According to Alligood (2010, p98), “most of Nightingale’s writings refer to the person as the one who is receiving care, she did believe that the person is a dynamic and complex being”. The one whose health is affected by the environment. The patient allows the nurse to provide care and help promote a healthier environment. McDonald noted (as cited by Hegge, 2013) “Nightingale realized that working-class women needed education to become competent nurses, so she began designing educational elements that would later be used in the Nightingale School of Nursing.” Nightingale’s research and data collection was done for the benefit of the patient. Creating evidence based practices.
According to Alligood (2010, p 98) Nightingale wrote, “Health is not only to be well, but to be able to use well every power we have.” Nightingale created the 13 canons to help promote health. Getting patients back to their functioning status before they fell ill. Nightingale promoted patient health education, especially in the young women so her children could be healthy. Nightingale statistical expertise help make changes to improve a patients care and overall health.
Whall noted (as cited by Alligood, 2010, p. 99)“Nightingale saw nursing as the “science of environmental management.” Nightingale set four steps for nursing process: observation of patient’s health status, identification what needs changing in the environment, implementation of nursing care plan, reassessment of patient’s health status with documentation of all steps. Nightingale advocated for nursing education. Schools taught nurses how to observe a patient, how to alter the environment and implement changes. We report back to the physician from our assessments and reassessments. Nightingale had the hospital collecting data report data such as mortality and length of stay. The data was analyzed and then changes in practices were implemented.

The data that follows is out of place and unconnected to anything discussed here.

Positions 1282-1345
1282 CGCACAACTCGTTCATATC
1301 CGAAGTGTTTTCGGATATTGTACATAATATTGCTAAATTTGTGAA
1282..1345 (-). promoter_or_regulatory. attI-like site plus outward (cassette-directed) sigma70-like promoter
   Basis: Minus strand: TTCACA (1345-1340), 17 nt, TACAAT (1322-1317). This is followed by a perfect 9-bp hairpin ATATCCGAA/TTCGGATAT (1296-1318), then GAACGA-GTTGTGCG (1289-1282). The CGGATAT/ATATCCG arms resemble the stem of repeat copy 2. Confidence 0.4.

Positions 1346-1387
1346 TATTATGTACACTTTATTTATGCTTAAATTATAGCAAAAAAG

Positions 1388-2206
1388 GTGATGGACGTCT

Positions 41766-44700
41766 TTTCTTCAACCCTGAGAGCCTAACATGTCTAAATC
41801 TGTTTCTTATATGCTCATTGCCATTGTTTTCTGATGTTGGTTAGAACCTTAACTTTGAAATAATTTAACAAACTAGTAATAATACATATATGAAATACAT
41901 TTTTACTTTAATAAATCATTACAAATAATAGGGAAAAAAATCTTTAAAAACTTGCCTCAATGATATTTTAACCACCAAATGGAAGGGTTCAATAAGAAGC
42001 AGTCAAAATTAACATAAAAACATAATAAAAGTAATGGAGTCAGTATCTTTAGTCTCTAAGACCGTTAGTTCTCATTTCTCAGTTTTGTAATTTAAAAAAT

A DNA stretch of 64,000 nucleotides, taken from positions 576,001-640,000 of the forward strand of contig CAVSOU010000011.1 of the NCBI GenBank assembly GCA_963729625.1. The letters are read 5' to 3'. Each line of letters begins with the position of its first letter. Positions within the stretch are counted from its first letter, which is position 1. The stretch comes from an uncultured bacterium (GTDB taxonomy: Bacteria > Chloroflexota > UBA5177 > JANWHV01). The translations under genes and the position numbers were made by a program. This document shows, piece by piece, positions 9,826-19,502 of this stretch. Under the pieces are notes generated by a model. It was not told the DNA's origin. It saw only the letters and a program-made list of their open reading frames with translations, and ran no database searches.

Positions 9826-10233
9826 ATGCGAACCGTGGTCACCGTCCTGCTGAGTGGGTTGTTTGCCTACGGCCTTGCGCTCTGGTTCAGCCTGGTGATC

Selanders stated (as cited by Alligood, 2010, p98) that “environment can be defined as anything that can be manipulated to place a patient in the best possible condition for nature to act”. Placing the patient in the appropriate environment.
For example, Creating a pleasant, calm, soothing and quiet environment in a nursery so babies can rest and stay healthy without distress. Schools created to help educate the future nurses. In those teachings were the “how to change, alter, or improve the patient’s immediate environment. Nightingale’s collected statistics on the environment in which the soldiers dwelled in and analyzed it creating changes.
Alligood, M.R. (2010). Nursing theory: Utilization & application (4th ed.). Maryland Heights, MO: Mosby Elsevier. pgs 98. Retreived from the UOP ebook collection. Attewell, A. (1998). Florence nightingale (1820-1910). Prospects, 28(1), 151-166. doi:http://dx.doi.org/10.1007/BF02737786. Retrieved from the UOP online library Selanders, L. C. (2010, March). The Power of Environmental Adaptation: Florence Nightingale’s Original Theory for Nursing Practice. Journal of Holistic Nursing, 28(1), 81-88. doi:10.1177/0898010109360257. Retrieved from the UOP online library Hegge, M. (2013, July). Nightingale’s Environmental Theory. Nursing Science Quarterly, 26(3), 211-219. doi:10.1177/0894318413489255. Retrieved from the UOP online library McDonald, L. (2010, March). Florence Nightingale Passionate Statistician. Journal of Holistic Nursing, 28(1), 92-98. doi:10.1177/0898010109358769. Retrieved from the UOP online library